Part of the Contributions to Economics book series (CE)

The aim of the book is to investigate the labour market status of NESB migrant and Australian-born women. NESB women are often, considered to be a disadvantaged group in the sense of being under represented in “good” jobs and over represented in the unemployment pool. We estimated that the labour market participation rates of NESB and Australian-born women were 52.7 and 66.8%, respectively. Only 47.7% of NESB women had primary sector jobs compared with 61.1% of Australian-born women, and the unemployment rate for NESB women was 12.7%, compared with 7.6% for Australian-born women. We considered the role of education for both groups, and the effect of English skills and length of residence in Australia for NESB women.

We began this book with a view of the literature that is relevant to the labour market status of NESB women in Australia and overseas, based on both econometric and non-econometric approaches. A common theme in the econometric literature is that human capital variables including education, labour market experience and English skills have large effects on the participation, unemployment and occupational attainment of individuals. Non-econometric studies generally support the view that NESB women have not only lower labour market participation, but also occupy lower status positions, and suffer higher unemployment. Some studies also suggest that NESB women also face indirect discrimination in jobs and in employment opportunities. It is a common theme that this disadvantage is due to at least in part to NESB women having lesser human capital attributes.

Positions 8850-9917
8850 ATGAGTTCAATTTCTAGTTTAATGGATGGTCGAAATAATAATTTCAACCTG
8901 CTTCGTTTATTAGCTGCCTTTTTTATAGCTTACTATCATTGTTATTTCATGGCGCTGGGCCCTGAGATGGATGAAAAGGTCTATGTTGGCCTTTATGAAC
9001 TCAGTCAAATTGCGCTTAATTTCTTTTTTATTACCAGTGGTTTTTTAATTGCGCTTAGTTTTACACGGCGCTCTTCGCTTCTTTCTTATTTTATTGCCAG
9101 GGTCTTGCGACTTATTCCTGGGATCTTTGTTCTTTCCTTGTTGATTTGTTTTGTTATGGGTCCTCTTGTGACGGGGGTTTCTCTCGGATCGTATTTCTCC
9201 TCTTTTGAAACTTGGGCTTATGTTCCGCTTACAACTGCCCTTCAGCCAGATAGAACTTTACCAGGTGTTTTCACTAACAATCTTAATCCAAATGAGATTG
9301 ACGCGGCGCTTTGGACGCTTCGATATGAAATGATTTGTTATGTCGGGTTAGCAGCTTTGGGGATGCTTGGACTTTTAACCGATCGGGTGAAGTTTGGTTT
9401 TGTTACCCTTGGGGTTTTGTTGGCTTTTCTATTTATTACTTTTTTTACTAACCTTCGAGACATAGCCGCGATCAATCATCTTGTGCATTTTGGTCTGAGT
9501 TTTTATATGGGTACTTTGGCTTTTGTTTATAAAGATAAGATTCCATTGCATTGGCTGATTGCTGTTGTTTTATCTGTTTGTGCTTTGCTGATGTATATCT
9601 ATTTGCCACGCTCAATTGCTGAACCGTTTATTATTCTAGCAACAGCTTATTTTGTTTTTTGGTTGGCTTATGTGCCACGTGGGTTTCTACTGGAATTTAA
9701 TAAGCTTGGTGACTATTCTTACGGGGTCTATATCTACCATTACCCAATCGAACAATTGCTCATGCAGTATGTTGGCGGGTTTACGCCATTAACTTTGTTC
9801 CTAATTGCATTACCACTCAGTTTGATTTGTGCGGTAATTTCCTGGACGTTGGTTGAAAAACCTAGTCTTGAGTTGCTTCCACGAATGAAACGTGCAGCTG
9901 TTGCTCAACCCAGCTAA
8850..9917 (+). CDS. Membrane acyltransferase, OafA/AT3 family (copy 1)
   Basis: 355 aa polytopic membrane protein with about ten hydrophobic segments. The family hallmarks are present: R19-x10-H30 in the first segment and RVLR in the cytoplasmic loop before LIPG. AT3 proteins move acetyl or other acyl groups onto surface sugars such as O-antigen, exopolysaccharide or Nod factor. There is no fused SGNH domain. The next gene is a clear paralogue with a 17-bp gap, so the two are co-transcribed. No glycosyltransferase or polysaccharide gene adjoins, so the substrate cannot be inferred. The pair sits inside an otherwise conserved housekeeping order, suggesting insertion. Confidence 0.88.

Labour Market Human Capital Labour Supply Married Woman Labour Market Status 


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